JW: I had zero subscribers when posting early videos; they were just "test content." I had never uploaded a YouTube video and I wanted to know what the platform was about before committing. Go back to the beginning of my channel and there’s no talking or face on camera, just really short clips compared to what I do now.
What’s something that saved you time when building your following?
TL: The billionaire Charlie Munger says, “Be a perpetual learning machine.” I read a lot and try to learn from everybody—ranging from the Kardashians to people you’ve never heard of. Social media is cool because you can study what’s clearly winning. It’s not a confidential business plan. It’s apparent what a person attracting a trillion likes does differently to someone scraping five likes.
Social media is cool because you can study what’s clearly winning. — Tai Lopez
GC: For four years, I handled all my social myself. No one posted anything without my approval. That was good and bad. I learned how it worked, but not delegating made me go slower than necessary. Today, two of my people facilitate posts, set up automation, help me with graphics, do branding and expand posts into articles—but I’m still the creator and responder. So, ask me a question on Snapchat, and it’s me who answers. (Every day I answer about 400 Snapchats and tweets.)
What kind of content gets the most engagement?
TL: Aspirational lifestyle stuff gets a lot of engagement—Lamborghinis, jets, helicopters, big houses. But “rants” about “what’s wrong with the system” get the most engagement.
GC: I schedule a daily live stream—no exception. I go wide to continually expand my audience. Monday is real estate. Tuesday a book review. Wednesday is on marriage and business. Thursday is sales, startups and young entrepreneurs. Friday is finance and money. Saturday and Sunday are Ask Me Anything. While everyone seems to avoid politics, I picked up more Twitter followers during the 2016 U.S. presidential election because of my strong stance.
What was your biggest social media mistake?
TL: Going too slow. No one was teaching this stuff five years ago. Not many people know how to do social media well, really. Plenty of people write books and articles, but it’s harder to do than teach.
GC: I've made so many mistakes—underestimating how powerful the platforms are; not going bigger, faster, sooner; not posting more frequently than I already do; not subtitling; not getting on Snapchat from the get-go.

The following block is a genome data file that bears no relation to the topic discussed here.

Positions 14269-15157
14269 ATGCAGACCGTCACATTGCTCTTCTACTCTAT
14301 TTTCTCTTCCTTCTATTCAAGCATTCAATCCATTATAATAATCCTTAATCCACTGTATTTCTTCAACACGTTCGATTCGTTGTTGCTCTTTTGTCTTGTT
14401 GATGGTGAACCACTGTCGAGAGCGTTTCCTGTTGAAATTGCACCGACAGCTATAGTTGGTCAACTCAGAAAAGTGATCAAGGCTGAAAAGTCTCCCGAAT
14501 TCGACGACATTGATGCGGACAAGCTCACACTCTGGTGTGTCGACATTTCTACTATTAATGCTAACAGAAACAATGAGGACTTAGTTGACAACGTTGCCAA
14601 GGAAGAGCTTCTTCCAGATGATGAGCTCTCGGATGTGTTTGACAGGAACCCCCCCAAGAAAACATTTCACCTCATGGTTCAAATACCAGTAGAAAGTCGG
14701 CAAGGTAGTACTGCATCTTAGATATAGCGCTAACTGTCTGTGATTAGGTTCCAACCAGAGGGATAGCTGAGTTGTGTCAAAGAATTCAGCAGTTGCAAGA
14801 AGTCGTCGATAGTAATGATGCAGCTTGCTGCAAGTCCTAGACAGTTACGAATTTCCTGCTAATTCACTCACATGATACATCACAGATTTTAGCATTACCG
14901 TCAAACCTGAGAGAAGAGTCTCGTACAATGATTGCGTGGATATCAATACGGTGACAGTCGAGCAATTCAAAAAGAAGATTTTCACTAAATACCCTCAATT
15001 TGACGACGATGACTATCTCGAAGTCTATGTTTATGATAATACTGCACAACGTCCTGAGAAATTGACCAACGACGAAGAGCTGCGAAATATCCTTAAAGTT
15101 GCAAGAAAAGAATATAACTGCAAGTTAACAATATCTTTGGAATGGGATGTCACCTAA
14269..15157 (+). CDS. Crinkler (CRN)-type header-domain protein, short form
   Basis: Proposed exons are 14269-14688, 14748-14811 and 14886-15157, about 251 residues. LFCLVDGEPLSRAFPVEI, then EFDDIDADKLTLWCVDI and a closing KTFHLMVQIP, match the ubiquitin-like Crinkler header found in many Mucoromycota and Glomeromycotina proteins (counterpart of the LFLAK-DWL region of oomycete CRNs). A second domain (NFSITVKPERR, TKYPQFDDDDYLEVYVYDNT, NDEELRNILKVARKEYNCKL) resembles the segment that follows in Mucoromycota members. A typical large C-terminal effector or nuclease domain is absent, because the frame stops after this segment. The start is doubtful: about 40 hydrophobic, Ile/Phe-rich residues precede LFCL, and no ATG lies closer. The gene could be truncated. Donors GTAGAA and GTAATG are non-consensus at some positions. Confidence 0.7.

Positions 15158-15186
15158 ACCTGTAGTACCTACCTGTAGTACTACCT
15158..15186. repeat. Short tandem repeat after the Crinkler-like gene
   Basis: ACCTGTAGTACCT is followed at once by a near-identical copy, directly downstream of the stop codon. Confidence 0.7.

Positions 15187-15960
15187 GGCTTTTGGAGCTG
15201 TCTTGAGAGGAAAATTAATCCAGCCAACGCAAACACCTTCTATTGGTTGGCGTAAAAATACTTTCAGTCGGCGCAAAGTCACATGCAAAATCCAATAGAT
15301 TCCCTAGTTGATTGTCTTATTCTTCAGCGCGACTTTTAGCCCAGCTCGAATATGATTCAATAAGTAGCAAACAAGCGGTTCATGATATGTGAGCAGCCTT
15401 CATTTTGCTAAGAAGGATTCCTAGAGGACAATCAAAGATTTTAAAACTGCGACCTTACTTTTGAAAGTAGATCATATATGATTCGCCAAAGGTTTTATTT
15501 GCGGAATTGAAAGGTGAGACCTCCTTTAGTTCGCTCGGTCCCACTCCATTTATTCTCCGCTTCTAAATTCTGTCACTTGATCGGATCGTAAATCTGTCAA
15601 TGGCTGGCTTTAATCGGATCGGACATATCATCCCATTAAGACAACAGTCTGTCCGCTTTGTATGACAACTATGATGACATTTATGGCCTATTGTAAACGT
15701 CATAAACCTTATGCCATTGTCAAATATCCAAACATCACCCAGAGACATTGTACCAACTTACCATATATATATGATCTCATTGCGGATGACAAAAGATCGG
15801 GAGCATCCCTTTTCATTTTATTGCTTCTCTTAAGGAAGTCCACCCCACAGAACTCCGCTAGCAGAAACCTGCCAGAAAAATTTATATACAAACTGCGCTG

My biggest mistake was getting too fond of one platform. I’d get lazy in not taking the time to figure out the tone, personality and needs of each platform. I’ve not transcribed my content in multiple languages. I don’t spend enough on boosting Facebook ads.
Tai, your Snapchat is like a soap opera, usually involving models, cars and crazy experiences. Can you tell us about the strategy?
TL: Forget the word, “social.” The operative word is “media.” Social is a new trend. The old trend has been going for over a century. Humans are addicted to mass media. It started as books, evolved into radio, movies with no talking, then movies with talking. Soon it’ll be virtual reality. To build great media with an engaged audience, pretend you’re making a blockbuster show.
My social media goes viral because it’s authentic. People once thought that I rented fast cars and a one-time set to make it look like I lived in a cool place. Snapchat beautifully exposes the truth. You can’t fake days, months and years of daily Snapchat content. Do social media longer and people feel part of your life. As people become addicted to your social media, you have permission to occasionally blend in some marketing of your products. Most people just push products on social media—that’s a real mistake because they don’t have the engagement.